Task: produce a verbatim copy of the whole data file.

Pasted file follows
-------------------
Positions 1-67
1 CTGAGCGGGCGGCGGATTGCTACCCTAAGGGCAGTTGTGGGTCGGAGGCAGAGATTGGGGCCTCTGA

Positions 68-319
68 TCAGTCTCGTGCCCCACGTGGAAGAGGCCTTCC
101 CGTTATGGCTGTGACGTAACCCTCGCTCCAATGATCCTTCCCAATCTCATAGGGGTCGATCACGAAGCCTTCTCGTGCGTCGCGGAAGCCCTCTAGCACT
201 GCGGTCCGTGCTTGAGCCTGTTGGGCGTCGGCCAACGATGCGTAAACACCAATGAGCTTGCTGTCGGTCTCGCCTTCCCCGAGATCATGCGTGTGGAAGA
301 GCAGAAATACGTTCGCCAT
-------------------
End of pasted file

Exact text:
Positions 1-67
1 CTGAGCGGGCGGCGGATTGCTACCCTAAGGGCAGTTGTGGGTCGGAGGCAGAGATTGGGGCCTCTGA

Positions 68-319
68 TCAGTCTCGTGCCCCACGTGGAAGAGGCCTTCC
101 CGTTATGGCTGTGACGTAACCCTCGCTCCAATGATCCTTCCCAATCTCATAGGGGTCGATCACGAAGCCTTCTCGTGCGTCGCGGAAGCCCTCTAGCACT
201 GCGGTCCGTGCTTGAGCCTGTTGGGCGTCGGCCAACGATGCGTAAACACCAATGAGCTTGCTGTCGGTCTCGCCTTCCCCGAGATCATGCGTGTGGAAGA
301 GCAGAAATACGTTCGCCAT